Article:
Meanwhile, over at Torture Central, a.k.a. Graem’s study, Jack was still pressing his brother about the whereabouts of their father. Graem again played stupid, but when Jack promised more happy fun times with Mr. Plastic Bag, Graem relented. He informed Jack that dad was off to see McCarthy, the British jerk who sold Fayed the bombs in the first place. Apparently, Graem and Dad worked together at the same company, and this company was in charge of decommissioning nukes from the Russia. However, Graem hired McCarthy to oversee the project, and as we all know, McCarthy hasn’t turned out to be the most trustworthy of employees. Jack immediately scolded Graem for hiring the lowest bidder for the job, but Graem defended himself by saying, “My head was into other things at the time!” He then added, “You know, like arranging an international Sentox crisis and sending you to China. Oh, wait, did I say that out loud?”
Anyway, the reason why Graem didn’t report any of these shenanigans with McCarthy was because he thought he and his father could stop the bombs themselves. After all, no one could supposedly detonate them without the trigger (oops!). Well, this meant one thing: time to find Dad and his crack security team. Ladies and gents, we’re going to Simi Valley! And Graem’s coming too!
“GET UP!” Jack barked lovingly at his brother, surely reenacting many childhood picnics and romps around the maypole. The two shuffled out of the study, and in the foyer they came across Marilyn, who stared at the two with angry confusion. Jack, of course, couldn’t even look at Marilyn (guilty conscience! He knocked her up!), but eventually, as the two men left the house, Jack gazed back at her, as if to say “I always loved you more than Teri. I’m so sorry. Nice blouse, by the way.”
Nevertheless, Jack called up CTU to alert them of his plans, causing Graem to complain, “So that’s it, Jack? You’re just going to sell out dad and me?” Unlike Graem who only sold out Jack about fifteen different times last season. All I gotta say is that this storyline better end with some sort of resurrection of the Logan family.
Later on, we found Jack and Graem on the road, and again, Graem was still kvetching about how CT was going to come after his family. Jack told his brother to “trust me,” but he did not go so far as to promise “You have my word.” Nevertheless, it was clear that Graem didn’t trust his brother, and he let out a sniveling, “Good to see your loyalty is with your family.” I guess it would just be redundant for me to continually remind everyone how Graem tried to kill Jack multiple times last season. Still, it’s fun to mention anyway.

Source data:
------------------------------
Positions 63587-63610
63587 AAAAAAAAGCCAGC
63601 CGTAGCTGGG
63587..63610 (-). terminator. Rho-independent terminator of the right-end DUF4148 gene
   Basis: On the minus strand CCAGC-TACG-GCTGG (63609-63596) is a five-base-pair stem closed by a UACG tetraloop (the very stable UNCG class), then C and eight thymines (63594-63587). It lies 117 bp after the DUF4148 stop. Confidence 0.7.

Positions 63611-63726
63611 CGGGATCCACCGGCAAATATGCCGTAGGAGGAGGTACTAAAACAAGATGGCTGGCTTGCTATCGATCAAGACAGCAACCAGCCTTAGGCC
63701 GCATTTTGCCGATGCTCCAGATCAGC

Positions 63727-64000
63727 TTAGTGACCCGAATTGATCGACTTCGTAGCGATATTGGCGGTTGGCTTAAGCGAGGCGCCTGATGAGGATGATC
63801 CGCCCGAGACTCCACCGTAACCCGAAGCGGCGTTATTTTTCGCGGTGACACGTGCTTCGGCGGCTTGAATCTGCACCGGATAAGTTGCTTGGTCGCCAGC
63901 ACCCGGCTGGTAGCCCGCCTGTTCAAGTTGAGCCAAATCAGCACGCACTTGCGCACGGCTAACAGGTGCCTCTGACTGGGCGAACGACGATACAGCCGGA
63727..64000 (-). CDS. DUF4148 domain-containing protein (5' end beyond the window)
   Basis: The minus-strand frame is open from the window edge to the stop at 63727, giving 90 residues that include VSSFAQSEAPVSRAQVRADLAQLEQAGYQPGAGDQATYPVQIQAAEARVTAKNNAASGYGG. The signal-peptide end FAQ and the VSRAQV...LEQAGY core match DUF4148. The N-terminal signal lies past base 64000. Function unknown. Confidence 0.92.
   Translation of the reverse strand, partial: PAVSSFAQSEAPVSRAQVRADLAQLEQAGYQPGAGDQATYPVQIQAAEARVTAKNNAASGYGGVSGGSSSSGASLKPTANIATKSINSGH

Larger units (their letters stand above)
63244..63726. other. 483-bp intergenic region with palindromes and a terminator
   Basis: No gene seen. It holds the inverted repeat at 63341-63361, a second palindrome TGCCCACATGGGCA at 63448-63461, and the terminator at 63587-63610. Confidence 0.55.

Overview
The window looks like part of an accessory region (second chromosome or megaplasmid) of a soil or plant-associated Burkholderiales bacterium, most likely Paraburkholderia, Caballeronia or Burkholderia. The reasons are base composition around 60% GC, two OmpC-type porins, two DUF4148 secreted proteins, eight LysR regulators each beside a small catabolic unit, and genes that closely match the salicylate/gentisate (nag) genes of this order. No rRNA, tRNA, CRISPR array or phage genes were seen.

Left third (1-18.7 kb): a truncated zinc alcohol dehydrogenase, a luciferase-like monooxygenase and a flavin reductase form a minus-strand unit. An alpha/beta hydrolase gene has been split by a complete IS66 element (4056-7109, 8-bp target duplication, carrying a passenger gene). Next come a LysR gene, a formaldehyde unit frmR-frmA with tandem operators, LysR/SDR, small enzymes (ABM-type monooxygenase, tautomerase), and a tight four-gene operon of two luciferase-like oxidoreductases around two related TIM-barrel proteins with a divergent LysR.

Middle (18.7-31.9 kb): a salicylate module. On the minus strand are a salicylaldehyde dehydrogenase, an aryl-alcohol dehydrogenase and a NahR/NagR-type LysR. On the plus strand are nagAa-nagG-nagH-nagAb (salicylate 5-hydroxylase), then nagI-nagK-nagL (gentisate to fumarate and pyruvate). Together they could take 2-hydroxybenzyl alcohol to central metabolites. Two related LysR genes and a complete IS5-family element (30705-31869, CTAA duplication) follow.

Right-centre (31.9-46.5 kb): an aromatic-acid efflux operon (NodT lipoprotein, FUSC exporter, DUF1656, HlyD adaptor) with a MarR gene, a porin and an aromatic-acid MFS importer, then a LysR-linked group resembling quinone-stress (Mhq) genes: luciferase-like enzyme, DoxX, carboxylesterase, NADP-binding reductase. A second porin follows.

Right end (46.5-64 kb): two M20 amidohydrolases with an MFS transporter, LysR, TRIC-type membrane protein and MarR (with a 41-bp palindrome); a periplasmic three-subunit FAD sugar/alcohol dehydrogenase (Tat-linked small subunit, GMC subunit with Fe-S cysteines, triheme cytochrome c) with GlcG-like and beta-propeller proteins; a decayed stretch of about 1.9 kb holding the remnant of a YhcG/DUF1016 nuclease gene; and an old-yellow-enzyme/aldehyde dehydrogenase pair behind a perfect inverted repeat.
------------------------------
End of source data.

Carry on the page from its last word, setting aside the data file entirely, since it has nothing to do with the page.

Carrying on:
Elsewhere on the streets of Los Angeles, McCarthy and his hooker-ish girl drove around, being alternately British and sassy to each other. She was being a real pain in the ass. For whatever reason, she had this “crazy” idea that staying put in a city that had a growing mushroom cloud looming over it wasn’t such a brilliant idea. This really pissed off McCarthy who then threatened to kick her out of the car. Well, girlfriend wasn’t about to leave so easily. She was all talk, and there was no way she was going to walk away from the seven million dollars McCarthy was about to earn — assuming he could provide Fayed with an engineer to work the bomb trigger. Of course, McCarthy will never get that money because he’ll surely be killed, probably thanks to something dumb that the hooker will do. We’re still waiting to figure out what that whole story’s all about.
Hey, remember Walid? You know, the guy who was doing the FBI’s dirty work in a detention center? Well, he was still spying on his new buddies, and by “spying,” I mean standing around nervously and sweating. Meanwhile, the FBI sent pictures of Walid’s posse to CTU for background checks, but there was a problem. CTU also needed a prisoner manifest from Nadia, and as we all know, she couldn’t access her system easily, on account of being racially profiled (and perhaps, not very computer savvy). Milo began hounding her for the manifest, but a shame greater than words overcame Nadia as she refused to admit that her hands were tied. Well, Milo knew something was up (his goatee shimmers when people lie to him). He marched up to Bill’s office and demanded an explanation — simultaneously moving to the top of my list of supporting characters I want to see slain in the dreaded CTU infirmary.
Bill eventually admitted that homeland security had flagged Nadia, and Milo, with his small liberal arts school idealism, became all righteous, cursing the shortsightedness that had impeded Nadia’s workplace efficiency. In the process, we also learned that Nadia was a Republican, making her the first ever character on 24 to have any sort of party affiliation. Ultimately, the conversation ended with Milo angrily returning to the floor while Bill called up Karen and informed her that homeland security was now profiling its own agents. Karen could not believe this, letting out an exasperated “WHAT???” that was not unlike Kristin Wiig’s Aunt Linda character.